Desecrated tombstones of a Jewish cemetery (Illustrative).
(photo credit: REUTERS)
Authorities in Belarus defended a court’s authorization of controversial construction atop what used to be a Jewish cemetery.
The Belarus foreign ministry on Sunday said the local Jewish community of Gomel in southeastern Belarus approved of the plan because it is impossible to pinpoint where the bones are buried, in defense against criticism in international media over the planned construction in Gomel.
The consent that led to the court’s authorization was granted by the Beit Ya’akov Orthodox congregation led by Rabbi David Kantarovich, the foreign ministry said.
A judge of the Tsentralny District Court on August 21 ruled not to intervene in plans for the construction of two luxury apartment buildings on the grounds of a former cemetery on Sozhskaya Street in the eastern city. The court was responding to a motion for an injunction submitted by Yakov Goodman, a Jewish-American activist for the preservation of Jewish heritage sites in his native Belarus who is outspoken in his criticism of the treatment of Jewish heritage sites in the country.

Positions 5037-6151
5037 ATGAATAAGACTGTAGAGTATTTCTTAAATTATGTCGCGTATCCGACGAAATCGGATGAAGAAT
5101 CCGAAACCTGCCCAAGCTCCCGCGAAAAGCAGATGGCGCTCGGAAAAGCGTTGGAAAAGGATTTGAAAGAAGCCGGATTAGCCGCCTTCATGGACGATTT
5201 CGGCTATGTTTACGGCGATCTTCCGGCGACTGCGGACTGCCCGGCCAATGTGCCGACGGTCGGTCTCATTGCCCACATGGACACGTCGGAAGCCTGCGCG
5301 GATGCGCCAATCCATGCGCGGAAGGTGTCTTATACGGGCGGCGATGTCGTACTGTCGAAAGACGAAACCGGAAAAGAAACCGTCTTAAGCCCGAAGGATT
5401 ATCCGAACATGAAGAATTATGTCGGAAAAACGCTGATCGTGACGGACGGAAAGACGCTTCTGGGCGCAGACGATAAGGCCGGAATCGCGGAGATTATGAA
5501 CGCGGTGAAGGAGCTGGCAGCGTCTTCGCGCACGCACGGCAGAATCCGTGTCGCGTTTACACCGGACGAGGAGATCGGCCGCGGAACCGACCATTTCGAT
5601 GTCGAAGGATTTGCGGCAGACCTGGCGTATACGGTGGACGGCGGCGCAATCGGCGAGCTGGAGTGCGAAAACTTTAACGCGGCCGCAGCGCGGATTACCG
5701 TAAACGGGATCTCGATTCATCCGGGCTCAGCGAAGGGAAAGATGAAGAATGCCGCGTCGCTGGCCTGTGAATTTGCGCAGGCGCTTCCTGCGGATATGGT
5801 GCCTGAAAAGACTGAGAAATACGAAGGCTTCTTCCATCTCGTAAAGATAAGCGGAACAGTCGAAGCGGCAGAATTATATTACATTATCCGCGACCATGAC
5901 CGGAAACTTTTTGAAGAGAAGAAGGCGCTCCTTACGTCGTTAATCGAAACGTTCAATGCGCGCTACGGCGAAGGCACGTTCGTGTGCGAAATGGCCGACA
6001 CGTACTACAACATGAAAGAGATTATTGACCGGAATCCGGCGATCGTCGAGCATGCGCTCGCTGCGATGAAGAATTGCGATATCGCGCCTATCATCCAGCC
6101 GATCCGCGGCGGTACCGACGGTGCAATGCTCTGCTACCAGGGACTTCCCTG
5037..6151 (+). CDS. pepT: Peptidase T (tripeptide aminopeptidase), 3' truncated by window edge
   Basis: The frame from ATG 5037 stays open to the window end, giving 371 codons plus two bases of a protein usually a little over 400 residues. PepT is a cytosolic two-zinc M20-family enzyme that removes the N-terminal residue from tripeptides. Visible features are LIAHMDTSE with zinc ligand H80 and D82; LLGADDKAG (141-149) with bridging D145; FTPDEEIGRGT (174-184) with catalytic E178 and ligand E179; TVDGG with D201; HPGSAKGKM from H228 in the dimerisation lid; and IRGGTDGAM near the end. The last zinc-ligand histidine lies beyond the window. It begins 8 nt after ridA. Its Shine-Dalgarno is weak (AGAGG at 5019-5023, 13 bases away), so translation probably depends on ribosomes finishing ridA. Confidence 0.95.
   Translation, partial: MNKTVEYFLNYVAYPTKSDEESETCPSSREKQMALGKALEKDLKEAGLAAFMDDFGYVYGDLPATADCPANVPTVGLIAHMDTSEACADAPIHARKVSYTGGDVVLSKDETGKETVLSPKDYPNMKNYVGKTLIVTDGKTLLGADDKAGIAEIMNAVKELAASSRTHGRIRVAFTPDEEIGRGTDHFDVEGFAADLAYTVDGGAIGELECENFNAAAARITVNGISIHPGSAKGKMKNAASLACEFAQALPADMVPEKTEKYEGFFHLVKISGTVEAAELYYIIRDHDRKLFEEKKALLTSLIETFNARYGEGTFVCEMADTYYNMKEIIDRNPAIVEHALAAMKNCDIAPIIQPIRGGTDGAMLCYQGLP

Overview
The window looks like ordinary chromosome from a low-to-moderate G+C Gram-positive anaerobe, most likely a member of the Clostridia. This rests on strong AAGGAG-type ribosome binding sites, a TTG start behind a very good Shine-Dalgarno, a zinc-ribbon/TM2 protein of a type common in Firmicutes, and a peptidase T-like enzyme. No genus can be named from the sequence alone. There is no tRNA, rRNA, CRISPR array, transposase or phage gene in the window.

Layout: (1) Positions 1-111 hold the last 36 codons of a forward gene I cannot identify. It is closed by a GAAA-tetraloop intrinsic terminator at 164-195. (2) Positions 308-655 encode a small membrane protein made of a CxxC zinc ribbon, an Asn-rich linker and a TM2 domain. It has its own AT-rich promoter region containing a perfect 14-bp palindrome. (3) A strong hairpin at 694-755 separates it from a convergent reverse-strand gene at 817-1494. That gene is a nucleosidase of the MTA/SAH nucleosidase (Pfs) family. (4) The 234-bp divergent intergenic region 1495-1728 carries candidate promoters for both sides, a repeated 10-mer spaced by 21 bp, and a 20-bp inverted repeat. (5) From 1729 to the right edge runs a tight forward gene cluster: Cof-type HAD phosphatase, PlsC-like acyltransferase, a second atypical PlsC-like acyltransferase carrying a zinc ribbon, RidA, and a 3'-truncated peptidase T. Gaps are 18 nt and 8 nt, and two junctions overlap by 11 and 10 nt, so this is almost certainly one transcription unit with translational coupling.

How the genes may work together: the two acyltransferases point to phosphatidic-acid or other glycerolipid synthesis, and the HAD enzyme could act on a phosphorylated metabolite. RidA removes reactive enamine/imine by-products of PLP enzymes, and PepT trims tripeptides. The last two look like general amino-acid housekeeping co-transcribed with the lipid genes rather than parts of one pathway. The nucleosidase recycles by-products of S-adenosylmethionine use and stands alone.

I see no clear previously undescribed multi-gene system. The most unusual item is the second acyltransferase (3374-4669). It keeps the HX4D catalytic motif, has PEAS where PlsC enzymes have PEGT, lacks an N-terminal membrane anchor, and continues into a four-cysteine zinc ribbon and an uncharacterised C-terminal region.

The Euro-Asian Jewish Congress, the World Jewish Congress and the Union of Public Associations and Jewish Communities criticized the ruling, urging authorities to hold off on any construction.
But Kantarovich’s community determined that there is no reason to fear that the planned construction would disturb human remains – a prospect that is considered a desecration by followers of halacha, or Jewish law, the Belarusian foreign ministry said in a statement sent to JTA Sunday.
Sampling for human remains was conducted in the rabbi’s presence in March, demonstrated “absence of human remains in the land,” the statement by the ministry said. The ministry added that it takes the preservation of Jewish heritage and its sites very seriously.